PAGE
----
Tod Seelie represents a man whose greatest goal in life is to â€œnever give up,â€ while taking photographs of other human beings as a representation of him. From the childhood sounds of Phil Collins to still memories of tall trees and the marbleized grays of Lake Erie, Seelie has managed to capture his life through the lives of others. After 15 countries on five unique continents, published work in nickels of international publications and shots in photography books that grace the tables of homes throughout the world, Seelieâ€™s greatest fear is â€œtime going on-and-on with no end.â€ The birth of a child born in the outskirts of Cleveland, Ohio notarized the start of a genre-less photography centered on a man who in absent from his becoming. His fear somehow epitomizes his work â€“ it will forever capture life. Forever never ends. Tod Seelie Photography is time. Format recognizes humanity through a man who captures the essence of us. Enjoy.
â€œI donâ€™t formulate projects to focus on a subject and then move on and consider it finished. I shoot from the life I lead and the places and people I am with.â€
Format: How would you label, box and package your work, if you had to sell it?
Tod: That is one of my biggest challenges. I have different styles and approaches to different subjects (underground NYC scenes, strange travel adventures, and quiet landscapes / night imagery), so it is hard to lump them all together. Iâ€™ve started exhibiting them together, and it seems to work, but I still feel they come from very different instincts/inspirations. I think there is always a pressure to package your work in easily digestible bites, but if that doesnâ€™t feel right, or it seems like you are selling yourself short, itâ€™s okay to avoid that tendency.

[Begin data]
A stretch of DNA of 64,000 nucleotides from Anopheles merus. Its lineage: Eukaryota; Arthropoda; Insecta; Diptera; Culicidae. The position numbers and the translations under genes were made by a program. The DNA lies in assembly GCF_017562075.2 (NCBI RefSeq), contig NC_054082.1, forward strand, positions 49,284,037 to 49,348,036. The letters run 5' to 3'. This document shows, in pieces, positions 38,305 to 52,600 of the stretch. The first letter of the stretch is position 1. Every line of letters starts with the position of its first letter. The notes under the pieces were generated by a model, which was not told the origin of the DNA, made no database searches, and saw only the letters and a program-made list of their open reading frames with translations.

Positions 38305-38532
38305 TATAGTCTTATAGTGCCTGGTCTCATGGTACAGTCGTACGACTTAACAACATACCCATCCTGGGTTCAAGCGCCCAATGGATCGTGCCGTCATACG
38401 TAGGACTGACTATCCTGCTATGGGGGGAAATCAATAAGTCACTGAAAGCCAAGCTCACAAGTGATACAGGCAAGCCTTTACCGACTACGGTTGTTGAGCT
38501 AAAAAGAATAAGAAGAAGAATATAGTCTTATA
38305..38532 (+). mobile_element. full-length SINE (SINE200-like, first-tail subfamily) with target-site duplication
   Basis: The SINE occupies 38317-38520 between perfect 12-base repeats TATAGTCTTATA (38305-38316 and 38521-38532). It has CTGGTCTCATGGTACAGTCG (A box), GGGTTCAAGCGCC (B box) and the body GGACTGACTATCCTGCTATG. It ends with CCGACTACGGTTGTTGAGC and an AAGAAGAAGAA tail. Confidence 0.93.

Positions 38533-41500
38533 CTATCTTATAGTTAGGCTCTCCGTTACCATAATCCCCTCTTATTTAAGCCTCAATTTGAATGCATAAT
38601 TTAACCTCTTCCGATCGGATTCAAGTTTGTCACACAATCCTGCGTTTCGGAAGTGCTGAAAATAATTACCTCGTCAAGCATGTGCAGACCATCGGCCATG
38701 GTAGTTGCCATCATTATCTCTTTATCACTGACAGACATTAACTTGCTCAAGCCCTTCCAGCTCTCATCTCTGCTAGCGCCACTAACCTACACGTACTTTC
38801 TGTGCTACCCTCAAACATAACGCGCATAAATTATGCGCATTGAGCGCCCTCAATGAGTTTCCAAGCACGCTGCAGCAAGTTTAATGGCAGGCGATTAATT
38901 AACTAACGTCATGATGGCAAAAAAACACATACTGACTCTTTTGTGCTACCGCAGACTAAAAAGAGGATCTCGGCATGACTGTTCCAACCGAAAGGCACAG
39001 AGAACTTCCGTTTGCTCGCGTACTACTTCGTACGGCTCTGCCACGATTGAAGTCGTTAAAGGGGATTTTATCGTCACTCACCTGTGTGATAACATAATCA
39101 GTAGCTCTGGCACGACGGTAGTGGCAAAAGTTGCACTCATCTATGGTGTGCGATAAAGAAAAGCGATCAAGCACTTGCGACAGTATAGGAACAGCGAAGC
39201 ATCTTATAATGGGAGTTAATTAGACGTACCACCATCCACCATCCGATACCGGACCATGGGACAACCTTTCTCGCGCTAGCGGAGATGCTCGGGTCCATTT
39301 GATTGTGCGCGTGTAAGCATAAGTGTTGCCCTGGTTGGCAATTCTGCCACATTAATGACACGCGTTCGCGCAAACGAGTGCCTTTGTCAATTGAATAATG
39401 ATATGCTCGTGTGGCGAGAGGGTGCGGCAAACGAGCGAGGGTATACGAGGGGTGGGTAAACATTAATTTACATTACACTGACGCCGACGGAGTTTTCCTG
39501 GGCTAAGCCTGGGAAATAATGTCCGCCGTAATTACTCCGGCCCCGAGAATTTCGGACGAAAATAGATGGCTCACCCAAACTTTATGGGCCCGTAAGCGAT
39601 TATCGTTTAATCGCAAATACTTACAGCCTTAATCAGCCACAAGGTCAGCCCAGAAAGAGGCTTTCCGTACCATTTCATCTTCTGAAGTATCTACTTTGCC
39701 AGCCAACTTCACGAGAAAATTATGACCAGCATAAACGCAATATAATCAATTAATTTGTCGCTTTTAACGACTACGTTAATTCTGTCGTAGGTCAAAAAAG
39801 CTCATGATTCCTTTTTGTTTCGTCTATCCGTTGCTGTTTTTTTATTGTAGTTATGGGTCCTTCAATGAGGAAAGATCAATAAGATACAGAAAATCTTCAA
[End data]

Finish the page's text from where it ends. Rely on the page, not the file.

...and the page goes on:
Format: Is there a relationship between your work and the scenes and images from The Great Depression?
Tod: Photographers like Walker Evans and Dorothea Lange depicted a lot of their poverty-stricken subjects in a stoic and heroic manner. Iâ€™d like to think I am able to imbue some of my formal portraits of friends with a similar strength of character. I think your friends should be your heroes.
Format: Understood. Do emotions ever get in the way when capturing a graphic shot?
Tod: No, not usually. I also donâ€™t think anything I shoot is that graphic or emotionally challenging compared to the photojournalists covering wars and humanitarian situations around the world.
Format: Youâ€™ve said in a previous interview that your photography captures your â€œparticular New York.â€ What is your New York about?
Tod: A joke some friends have made is that my New York is â€œbands, bikes and booty dancing.â€ I wouldnâ€™t really argue that. I also spend a good portion of my year outside of NYC, so I wouldnâ€™t really consider myself a strictly New York photographer.
Format: â€œBrooklyn, New York City / Where they paint murals of Biggy.â€ You show a different side of Brooklyn that isnâ€™t often told. For people who live outside of the largest borough known for thick accents, delicious slices of pizza, urban diversity and classic hip-hop â€“ what can your photos tell us?
Tod: A common piece of wisdom is â€œwrite what you know,â€ and that is the approach I take to my photography. I donâ€™t formulate projects to focus on a subject and then move on and consider it finished. I shoot from the life I lead and the places and people I am with. So I could say that the Brooklyn I show is my own life, but in that I find myself immersed in the DIY music scene, an active art community, and various sides of bicycle culture.
Format: Environmental portraits seem to be something youâ€™re really good at – when did you capture your first shot?